Lenovo Unveils the Windows Tablet We’ve Been Waiting For [HANDS ON]
by Peter Pachal
If you thought the Microsoft Surface was only Windows tablet worth talking about, think again. Lenovo just unveiled the first Windows 8 tablet to pack an Intel mobile chip, making it a full-on Windows PC in a very light form factor.
The product is called the ThinkPad Tablet 2 (Lenovo has never been good at naming things), and it’s an impressive piece of hardware. It has a 10.1-inch screen, is 0.39 of an inch thick and weighs just 1.3 pounds.
The star of this show is Intel’s Clover Trail processor, though. Before the Tablet 2, Windows 8 tablets had to be either Windows RT machines, which can’t run older Windows apps and look to deliver less than the full Windows experience, or devices with power-hungry Intel Core processors, necessitating more bulk and cooling fans.
Clover Trail, in theory, gets you the best of both worlds. It’s an Intel Atom system-on-a-chip (SoC) processor, meaning it’s designed for power efficiency and portability, negating the need for extra bulk and cooling fans. But it has none of the weaknesses of Windows RT, meaning this is fully featured Windows PC, able to run Windows 8 Pro, the “proper” version of Office, and all your Windows 7 apps as well.
Besides its mighty chip, the Tablet 2 has mini HDMI and USB 2.0 ports, a microSD card slot and stereo speakers. Options include 3G/4G connectivity, an NFC (near-field communication) chip, a fingerprint reader and a keyboard dock.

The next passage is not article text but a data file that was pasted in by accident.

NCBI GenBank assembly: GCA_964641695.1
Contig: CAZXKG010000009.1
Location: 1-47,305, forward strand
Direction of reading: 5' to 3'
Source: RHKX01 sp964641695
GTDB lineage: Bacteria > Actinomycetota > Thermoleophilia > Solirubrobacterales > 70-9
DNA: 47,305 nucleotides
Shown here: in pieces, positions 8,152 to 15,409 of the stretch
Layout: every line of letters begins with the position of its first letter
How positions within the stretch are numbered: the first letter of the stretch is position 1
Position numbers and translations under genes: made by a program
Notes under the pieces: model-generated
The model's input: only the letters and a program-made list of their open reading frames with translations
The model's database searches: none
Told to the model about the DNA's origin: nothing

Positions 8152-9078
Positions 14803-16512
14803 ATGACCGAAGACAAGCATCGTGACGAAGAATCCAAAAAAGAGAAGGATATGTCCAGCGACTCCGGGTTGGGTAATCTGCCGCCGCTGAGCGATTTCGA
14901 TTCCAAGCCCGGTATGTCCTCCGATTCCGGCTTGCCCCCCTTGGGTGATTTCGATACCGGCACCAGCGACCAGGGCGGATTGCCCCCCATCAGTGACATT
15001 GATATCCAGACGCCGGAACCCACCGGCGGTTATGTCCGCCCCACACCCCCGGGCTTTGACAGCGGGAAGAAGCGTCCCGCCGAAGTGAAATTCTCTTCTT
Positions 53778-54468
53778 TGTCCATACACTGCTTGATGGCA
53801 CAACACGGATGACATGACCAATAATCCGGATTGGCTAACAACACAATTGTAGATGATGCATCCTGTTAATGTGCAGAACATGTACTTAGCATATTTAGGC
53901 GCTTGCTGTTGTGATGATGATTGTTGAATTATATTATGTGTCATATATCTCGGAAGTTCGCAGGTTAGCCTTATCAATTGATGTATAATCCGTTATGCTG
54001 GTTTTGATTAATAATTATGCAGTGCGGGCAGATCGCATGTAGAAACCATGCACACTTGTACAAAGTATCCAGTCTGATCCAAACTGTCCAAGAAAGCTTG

Handling the Tablet 2 for a few minutes, we found it to be shockingly light. It’s hard to believe you’re handling a real PC. Tapping and scrolling through a few apps, the machine was very responsive to the touch with not stuttering. The bright 1,366 x 768 anti-glare display looked great.
Sadly, Lenovo hasn’t revealed the one spec that really matters: the price. It’s still a big question mark what a full-featured Windows 8 tablet is going to cost. Microsoft has said the Surface Pro — which is based on an Intel Core processor, not Clover Trail — will be “on par” with Ultrabooks, but we’re hoping the lack of keyboard might shave off a decent amount. We probably won’t know until late October, when both Windows 8 and the Tablet 2 will be on store shelves.
How much would you pay for a Windows tablet that you could actually call your PC? Let us know in the comments.